Hope begins in the dark, the stubborn hope that
if you just show up and try to do the right thing,
the dawn will come. You wait and watch and
work: You don’t give up. – Anne Lamott
If Anne Lamott is correct, then the past year has been filled with countless opportunities for hope to begin. Darkness seemed to wait around each corner—and yet there continued to be the possibility of new dawns.
Let me share just a few examples from what I’ve come to refer to as the year of the four Cs—canine, COVID, cancer, and change.
In February my canine buddy Wilbur ruptured a disc. I had to decide about surgery that might or might not restore the use of his hind legs. The first two weeks of Wilbur’s post-surgery recovery were pretty dark. He was unable to walk—much less run, jump, or navigate stairs. But hope began to emerge as Wilbur slowly returned to his old self. Each time he seemed to reach the limit of his recovery, he would surprise me. And through it all, he never lost heart. He reminded me almost daily about the importance of not giving up.
Then came COVID. Rhode Island was hit early by the virus. In response we curtailed much of our in-person contact—whether in schools, businesses, neighborhoods, or houses of worship. Darkness came in the form of fear, isolation, illness, and uncertainty. But hope also came as frontline workers demonstrated courage and commitment; teachers modeled creativity and care; and faith communities bore witness to conviction and compassion. Working with pastors and other congregational leaders as they sought to provide virtual opportunities for worship and community, as well as pastoral care in the face of great grief and distance, reminded me on a regular basis about the power of hope to usher in the dawn.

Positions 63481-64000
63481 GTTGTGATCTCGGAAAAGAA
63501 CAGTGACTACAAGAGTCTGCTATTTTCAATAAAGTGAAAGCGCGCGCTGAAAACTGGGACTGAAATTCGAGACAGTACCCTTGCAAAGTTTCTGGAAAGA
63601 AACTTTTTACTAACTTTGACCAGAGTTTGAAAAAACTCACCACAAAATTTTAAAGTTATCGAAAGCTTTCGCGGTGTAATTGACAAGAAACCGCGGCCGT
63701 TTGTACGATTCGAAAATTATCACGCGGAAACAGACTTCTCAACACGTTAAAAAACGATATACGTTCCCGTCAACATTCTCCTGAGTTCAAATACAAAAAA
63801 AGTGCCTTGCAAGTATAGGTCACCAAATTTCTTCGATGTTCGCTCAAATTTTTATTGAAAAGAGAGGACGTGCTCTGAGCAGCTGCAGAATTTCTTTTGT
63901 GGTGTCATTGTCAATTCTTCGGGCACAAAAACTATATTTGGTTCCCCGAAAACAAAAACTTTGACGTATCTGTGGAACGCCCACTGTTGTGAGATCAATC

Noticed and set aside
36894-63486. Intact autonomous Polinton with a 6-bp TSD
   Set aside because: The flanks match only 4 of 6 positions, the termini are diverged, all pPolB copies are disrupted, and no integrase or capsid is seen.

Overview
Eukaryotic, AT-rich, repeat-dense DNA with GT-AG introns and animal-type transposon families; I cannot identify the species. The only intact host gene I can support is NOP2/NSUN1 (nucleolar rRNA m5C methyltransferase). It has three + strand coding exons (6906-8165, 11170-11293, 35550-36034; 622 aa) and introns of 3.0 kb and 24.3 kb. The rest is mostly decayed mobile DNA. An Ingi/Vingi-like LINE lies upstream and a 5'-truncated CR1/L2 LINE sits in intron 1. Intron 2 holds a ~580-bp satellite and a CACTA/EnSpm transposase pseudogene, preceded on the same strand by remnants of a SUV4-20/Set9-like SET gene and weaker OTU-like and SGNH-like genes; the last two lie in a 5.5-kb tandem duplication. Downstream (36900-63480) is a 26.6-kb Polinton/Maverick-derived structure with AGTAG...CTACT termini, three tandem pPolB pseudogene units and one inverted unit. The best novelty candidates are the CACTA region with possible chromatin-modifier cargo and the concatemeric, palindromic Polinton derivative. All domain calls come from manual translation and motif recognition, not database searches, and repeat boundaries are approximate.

In late May during a regular mammogram, the doctor noticed something, which turned out to be a small malignant tumor. The summer and early fall included successful surgery and what may have been the world’s easiest round of radiation. Although the word “cancer” can trigger a deep darkness, I experienced a profound sense of hope that dawned from my gratitude for early detection, gifted medical professionals, and the realization that—unlike too many others in our country—I was fortunate to have adequate health insurance. Traveling that journey step by step also instilled a new sense of the importance of waiting without giving up.
Change also colored my professional life this year. Our staff underwent significant transition. All the initiatives and programs I had planned for the year had to be postponed or cancelled. But in the midst of what could have been a dark period, opportunities to try new approaches and introduce different offerings burst out on a regular basis. Those opportunities have resulted in some of the most creative and meaningful ministry I’ve experienced—both in my role with our region and as transitional pastor for one of our congregations this summer.
My hope is that—despite any darkness you may have experienced this year—dawn also has come for you. At this time of the year, may we celebrate the dawn that comes as God’s light enters our lives and world anew.